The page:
New York-based Acorda Therapeutics announced yesterday it is acquiring Civitas Therapeutics, obtaining the worldwide rights to the CVT-301 compound currently in Phase III trials for OFF episodes of Parkinson’s disease.
Speaking in a call yesterday, CEO Ron Cohen told investors the firm is looking to file an NDA as early as the end of 2016 and expected US sales of the drug could exceed $500m. The deal brings with it rights to Civitas' proprietary Arcus technology used in CVT-301 which, he said, may also have application for other therapies.
The platform is “potentially applicable wherever you have drugs with similar quantities that are required, and which for whatever reason are not optimal when delivered through on oral route," he said, though was unable to offer up specific therapy areas for now.
“One of the beauties of this technology - which originally came out of Bob Langer's lab at MIT - is that you can load far more drug substance into it for delivery than you can with other inhalable technologies, so that's really where we're looking.”
The Arcus platform is an aerosol delivery system which allows precise delivery of large quantities of drug per inhalation administered using the firm’s breath-actuated inhaler and, unlike other pulmonary systems, does not require carrier particles or supplemental energy to disperse.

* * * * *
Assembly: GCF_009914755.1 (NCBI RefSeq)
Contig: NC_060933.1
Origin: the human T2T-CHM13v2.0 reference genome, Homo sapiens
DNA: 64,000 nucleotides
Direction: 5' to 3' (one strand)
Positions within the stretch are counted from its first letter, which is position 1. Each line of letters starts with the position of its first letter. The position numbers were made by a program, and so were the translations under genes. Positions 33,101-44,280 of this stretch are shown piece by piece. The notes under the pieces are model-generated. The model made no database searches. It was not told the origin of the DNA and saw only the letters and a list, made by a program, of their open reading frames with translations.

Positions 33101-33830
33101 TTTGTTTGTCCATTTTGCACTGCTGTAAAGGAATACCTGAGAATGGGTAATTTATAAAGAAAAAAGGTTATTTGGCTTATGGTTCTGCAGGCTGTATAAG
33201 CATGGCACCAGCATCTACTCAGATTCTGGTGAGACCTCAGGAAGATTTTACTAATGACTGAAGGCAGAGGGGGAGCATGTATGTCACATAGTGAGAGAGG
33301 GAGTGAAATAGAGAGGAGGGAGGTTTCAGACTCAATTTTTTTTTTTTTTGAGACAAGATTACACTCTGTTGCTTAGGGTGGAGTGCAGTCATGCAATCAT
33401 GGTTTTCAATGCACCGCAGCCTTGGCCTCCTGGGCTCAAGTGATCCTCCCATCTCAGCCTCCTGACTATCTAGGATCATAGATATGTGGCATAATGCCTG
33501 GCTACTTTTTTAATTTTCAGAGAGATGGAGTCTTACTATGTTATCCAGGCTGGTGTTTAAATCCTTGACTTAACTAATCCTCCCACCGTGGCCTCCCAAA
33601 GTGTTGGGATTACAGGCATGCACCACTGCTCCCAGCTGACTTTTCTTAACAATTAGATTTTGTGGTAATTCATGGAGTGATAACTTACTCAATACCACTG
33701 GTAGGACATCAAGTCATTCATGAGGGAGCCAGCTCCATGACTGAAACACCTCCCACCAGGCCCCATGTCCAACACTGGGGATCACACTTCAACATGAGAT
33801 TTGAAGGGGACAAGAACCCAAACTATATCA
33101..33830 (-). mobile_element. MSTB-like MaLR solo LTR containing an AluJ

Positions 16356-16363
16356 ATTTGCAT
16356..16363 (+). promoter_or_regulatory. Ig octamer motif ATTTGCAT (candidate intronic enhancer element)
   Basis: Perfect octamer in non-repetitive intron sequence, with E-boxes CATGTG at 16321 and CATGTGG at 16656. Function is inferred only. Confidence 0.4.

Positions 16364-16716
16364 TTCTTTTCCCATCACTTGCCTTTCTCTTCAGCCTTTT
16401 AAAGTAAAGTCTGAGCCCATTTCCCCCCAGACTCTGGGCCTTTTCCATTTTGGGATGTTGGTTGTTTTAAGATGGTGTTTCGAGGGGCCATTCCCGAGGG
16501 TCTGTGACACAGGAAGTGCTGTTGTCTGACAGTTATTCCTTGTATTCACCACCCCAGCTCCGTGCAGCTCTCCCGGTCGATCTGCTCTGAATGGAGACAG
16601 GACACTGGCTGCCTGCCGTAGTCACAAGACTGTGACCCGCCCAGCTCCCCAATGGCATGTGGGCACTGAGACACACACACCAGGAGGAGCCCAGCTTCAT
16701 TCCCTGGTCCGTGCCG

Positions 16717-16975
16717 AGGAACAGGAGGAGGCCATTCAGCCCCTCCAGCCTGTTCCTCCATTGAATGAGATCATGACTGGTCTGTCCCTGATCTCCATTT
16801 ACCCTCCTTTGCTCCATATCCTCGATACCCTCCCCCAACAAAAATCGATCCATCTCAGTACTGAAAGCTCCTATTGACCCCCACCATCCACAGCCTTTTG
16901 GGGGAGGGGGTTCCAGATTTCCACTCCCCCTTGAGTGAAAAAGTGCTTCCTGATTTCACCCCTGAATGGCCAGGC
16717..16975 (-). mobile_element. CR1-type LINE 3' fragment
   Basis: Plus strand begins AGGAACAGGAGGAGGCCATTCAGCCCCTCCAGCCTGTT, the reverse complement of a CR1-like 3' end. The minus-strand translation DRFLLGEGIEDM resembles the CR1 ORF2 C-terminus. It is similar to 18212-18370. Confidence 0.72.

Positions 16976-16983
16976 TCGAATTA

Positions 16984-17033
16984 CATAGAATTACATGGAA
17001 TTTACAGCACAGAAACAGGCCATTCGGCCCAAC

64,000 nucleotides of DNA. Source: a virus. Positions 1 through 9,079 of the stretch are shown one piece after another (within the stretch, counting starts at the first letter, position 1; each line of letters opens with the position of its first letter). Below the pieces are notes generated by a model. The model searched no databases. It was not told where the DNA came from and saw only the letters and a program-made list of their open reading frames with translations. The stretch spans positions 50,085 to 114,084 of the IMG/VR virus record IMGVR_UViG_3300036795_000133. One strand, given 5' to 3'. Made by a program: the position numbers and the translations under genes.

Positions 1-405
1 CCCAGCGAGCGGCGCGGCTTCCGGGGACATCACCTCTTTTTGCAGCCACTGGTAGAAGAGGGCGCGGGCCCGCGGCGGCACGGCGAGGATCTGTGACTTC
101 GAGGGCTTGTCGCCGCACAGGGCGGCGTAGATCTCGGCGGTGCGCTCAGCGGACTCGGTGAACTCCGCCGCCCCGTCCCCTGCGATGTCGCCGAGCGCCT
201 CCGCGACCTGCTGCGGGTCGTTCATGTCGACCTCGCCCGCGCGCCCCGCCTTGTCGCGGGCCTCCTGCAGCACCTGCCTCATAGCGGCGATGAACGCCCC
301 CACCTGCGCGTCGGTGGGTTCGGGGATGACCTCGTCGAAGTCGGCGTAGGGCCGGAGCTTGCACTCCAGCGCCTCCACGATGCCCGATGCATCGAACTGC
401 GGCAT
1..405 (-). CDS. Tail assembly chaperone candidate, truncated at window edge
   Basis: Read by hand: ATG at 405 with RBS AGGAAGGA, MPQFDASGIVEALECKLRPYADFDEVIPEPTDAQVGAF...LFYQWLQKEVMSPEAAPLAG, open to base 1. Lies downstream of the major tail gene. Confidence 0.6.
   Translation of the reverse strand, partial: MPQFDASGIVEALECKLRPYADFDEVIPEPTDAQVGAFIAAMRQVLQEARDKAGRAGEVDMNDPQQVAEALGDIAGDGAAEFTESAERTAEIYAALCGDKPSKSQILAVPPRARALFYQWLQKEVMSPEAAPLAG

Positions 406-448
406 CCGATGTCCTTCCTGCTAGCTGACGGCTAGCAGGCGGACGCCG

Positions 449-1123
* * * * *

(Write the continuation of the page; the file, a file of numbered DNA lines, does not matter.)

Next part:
“The technology itself is complex, involving a combination of active ingredient and device that is engineered to deliver significant amounts of drug and distribute them consistently through the lungs,” Cohen explained.
Furthermore, he told stakeholders the tech is protected through both an extensive patent portfolio and the US Food and Drug Administration’s (FDA) requirements for pulmonary device drug combinations, which were updated last year.
“It's an extremely technical, difficult, and challenging type of technology that has been perfected at Civitas but which would be very difficult for someone else to copy.”
GMP facility and Alkermes
As part of the deal, Acorda will also obtain Civitas’ manufacturing plant in Chelsea, Massachusetts which has produced clinical trial material and is capable of producing commercial products.
“This facility is geared specifically for the ARCUS technology and I'm sure it could be adapted for other means,” Cohen said.
Civitas is owned by a group of investors which includes the pharma firm Alkermes. In an SEC filing yesterday, Alkermes revealed it will receive $30m “for the sale of certain commercial-scale pulmonary manufacturing equipment used by Civitas,” along with approximately $29m for its six 6% equity interest in Civitas.
Acorda is the US commercial partner for Alkermes’ multiple sclerosis drug Ampyra, but when asked Cohen said the manufacturing of the drug was done by Alkermes and making Ampyra from the Chelsea facility would not be an option.